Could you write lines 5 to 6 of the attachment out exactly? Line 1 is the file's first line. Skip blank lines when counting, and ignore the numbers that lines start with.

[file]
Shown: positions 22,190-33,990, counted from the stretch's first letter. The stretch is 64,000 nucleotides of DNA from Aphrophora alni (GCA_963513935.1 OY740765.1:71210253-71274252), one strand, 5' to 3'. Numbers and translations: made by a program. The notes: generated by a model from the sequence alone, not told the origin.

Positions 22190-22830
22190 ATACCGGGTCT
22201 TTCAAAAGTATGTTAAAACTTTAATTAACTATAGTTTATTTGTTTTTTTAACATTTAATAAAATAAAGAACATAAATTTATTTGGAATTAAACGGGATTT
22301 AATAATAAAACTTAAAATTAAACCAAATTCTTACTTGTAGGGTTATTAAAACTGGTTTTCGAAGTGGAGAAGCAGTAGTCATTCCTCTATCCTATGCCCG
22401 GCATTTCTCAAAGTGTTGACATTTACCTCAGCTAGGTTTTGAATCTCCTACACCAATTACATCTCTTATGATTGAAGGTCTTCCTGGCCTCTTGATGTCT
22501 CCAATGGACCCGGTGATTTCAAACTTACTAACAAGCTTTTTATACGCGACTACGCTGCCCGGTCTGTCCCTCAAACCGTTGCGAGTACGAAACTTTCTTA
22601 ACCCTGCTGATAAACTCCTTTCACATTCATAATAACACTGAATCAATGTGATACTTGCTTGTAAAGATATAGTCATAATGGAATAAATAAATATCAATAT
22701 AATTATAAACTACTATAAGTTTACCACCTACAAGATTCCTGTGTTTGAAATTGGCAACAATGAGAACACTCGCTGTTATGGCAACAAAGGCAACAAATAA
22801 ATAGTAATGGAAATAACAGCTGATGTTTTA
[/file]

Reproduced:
22301 AATAATAAAACTTAAAATTAAACCAAATTCTTACTTGTAGGGTTATTAAAACTGGTTTTCGAAGTGGAGAAGCAGTAGTCATTCCTCTATCCTATGCCCG
22401 GCATTTCTCAAAGTGTTGACATTTACCTCAGCTAGGTTTTGAATCTCCTACACCAATTACATCTCTTATGATTGAAGGTCTTCCTGGCCTCTTGATGTCT